Keeping and nurturing top talent can be quite a challenge in today’s volatile and ever-changing job market.

Top employees want a rewarding and satisfying job that stimulates and challenges them. They also want good opportunities for career advancement – and clear paths to promotions. Therefore today’s organisations need to be constantly aware of and able to address their employees’ needs. This also helps ensure top performers are not either ‘head hunted’ by recruitment companies or job agencies; or become bored and uninspired by what the organisation has to offer them.

When nurturing staff it is important to let them know their daily activities are contributing towards a greater purpose, and this why an organisation’s mission, values, and vision are so important. Not only does this nurturing assist companies in keeping their employees – but it also helps save money on recruitment costs should an employee decide to leave. It can also play a big part in achieving a happier and more engaged workforce.

Of course, it makes sense that the more engaged in their job an employee is – the less likely they are to leave or look elsewhere for ‘greener pastures’. This assertion is backed up by a recent US study by Dale Carnegie Training and MSW Research where it was found that out of 1500 employees surveyed, up to 71 per cent displayed some form of disengagement from their job.

The exact figures from the study were:

  • 29 per cent of employees were ‘Engaged’,
  • 45 per cent were ‘Not engaged (or disengaged)’, and
  • 26 per cent were ‘Actively disengaged’.

In the study, some terms were defined –

Job Engagement: Believing in the organisation – and wanting to improve their work and the work of those around them.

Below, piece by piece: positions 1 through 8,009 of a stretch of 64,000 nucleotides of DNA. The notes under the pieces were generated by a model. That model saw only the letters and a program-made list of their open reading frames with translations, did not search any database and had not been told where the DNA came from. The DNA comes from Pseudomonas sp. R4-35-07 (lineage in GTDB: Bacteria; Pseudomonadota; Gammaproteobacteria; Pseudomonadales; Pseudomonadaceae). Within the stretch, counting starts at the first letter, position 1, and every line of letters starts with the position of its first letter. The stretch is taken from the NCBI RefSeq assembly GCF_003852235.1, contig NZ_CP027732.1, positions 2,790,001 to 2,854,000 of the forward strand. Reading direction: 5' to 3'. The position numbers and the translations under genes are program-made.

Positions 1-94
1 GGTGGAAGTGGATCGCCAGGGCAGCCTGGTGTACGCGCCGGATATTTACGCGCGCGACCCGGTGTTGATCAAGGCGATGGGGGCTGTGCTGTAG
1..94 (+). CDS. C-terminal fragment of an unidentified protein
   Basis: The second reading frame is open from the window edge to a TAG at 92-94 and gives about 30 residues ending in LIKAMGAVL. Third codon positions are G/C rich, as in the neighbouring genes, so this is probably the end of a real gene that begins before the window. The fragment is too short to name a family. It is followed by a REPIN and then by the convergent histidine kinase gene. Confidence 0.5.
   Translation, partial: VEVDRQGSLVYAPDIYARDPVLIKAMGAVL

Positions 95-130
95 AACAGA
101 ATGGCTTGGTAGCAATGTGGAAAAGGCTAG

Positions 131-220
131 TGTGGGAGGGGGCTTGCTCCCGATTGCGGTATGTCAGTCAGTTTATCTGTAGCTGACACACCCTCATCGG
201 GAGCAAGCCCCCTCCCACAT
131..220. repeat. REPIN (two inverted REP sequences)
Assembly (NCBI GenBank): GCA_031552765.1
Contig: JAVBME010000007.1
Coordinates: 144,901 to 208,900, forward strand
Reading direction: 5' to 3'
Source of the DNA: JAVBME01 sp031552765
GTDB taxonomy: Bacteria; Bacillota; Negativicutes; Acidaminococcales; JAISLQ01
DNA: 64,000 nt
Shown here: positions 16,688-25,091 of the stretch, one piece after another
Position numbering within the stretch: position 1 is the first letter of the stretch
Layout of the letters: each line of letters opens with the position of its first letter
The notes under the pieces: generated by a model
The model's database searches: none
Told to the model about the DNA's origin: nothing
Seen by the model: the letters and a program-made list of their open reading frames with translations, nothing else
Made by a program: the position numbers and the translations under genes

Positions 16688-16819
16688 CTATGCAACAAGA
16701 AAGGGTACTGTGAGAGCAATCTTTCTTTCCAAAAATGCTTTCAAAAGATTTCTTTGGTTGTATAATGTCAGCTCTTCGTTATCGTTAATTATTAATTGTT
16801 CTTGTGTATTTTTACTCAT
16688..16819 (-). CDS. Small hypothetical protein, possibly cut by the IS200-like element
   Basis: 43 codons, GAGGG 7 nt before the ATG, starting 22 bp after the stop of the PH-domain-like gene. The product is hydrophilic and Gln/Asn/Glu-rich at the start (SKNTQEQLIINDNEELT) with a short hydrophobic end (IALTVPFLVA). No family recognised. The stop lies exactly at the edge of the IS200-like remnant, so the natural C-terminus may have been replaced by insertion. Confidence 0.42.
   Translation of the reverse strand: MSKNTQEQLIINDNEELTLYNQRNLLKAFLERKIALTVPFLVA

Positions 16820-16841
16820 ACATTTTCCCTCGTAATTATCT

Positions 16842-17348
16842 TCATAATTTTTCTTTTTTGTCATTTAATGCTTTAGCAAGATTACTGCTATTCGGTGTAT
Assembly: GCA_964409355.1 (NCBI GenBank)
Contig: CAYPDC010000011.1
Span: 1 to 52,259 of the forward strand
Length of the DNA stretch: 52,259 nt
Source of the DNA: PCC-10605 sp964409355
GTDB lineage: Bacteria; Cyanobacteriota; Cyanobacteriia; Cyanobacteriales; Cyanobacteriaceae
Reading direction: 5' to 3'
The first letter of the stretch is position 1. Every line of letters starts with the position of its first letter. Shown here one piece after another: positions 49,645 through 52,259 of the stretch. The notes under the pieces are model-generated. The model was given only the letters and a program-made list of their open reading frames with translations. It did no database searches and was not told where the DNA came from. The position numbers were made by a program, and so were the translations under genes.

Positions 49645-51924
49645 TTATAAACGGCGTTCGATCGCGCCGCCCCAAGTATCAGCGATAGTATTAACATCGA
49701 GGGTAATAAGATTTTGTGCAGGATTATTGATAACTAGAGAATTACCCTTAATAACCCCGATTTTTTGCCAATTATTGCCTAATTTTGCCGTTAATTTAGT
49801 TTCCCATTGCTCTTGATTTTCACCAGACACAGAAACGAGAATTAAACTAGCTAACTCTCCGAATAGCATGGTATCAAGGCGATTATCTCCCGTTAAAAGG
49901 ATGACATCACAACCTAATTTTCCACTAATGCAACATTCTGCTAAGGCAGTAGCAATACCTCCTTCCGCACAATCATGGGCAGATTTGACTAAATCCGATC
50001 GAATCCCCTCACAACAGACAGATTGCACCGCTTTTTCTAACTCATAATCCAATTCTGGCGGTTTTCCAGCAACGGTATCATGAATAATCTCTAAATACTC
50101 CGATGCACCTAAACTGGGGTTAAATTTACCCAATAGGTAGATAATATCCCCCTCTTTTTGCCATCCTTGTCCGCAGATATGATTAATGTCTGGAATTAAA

Disengaged: Exhibiting little passion for their job and seeing work as merely an exchange of time for a steady pay cheque.

Actively disengaged: Actively disliking their job and making that misery known wherever they went.

This is why it is so important for managers to pay close attention to their employees’ ongoing levels of engagement and commitment to their job. Of course, over time, an employee’s job engagement can alter dramatically, depending on their changing circumstances.  A good way to monitor your employees’ job engagement levels is to conduct regular and thorough performance reviews, which set and track measurable employee goals.

Another is to engage your employees with self-reviews, rate job performance, and take an active interest in employee performance. By doing so you will not only motivate and encourage your employees to become more engaged – but also reap the benefits with a happier, more productive and stable workplace.

Other recent US research shows leadership development opportunities and financial incentives can be a strong incentive for employees to stay in their current jobs longer. Indeed, the study found a lack of leadership development programs was one of the primary reasons many employees sought a new job – particularly if they were ‘Millennials’ or Gen X employees.

Also, if you are a leader in the workplace, the secret to getting people more engaged in their work is for you to become more engaged with them. This means not just discussing their contribution to the organisation. You also need to go ‘out on a limb’ at times to let them know how valuable their contribution to the group is; assuming of course, they are doing a good job!

It is a disturbing fact that even the largest and most sophisticated companies have problems attracting, developing and retaining top talent. And this area remains one of the most difficult that organisations face – particularly in achieving organisational growth.

Hopefully, by applying some of the above ideas to your organisation you will not only increase employee job retention – but also achieve a happier and more productive workforce.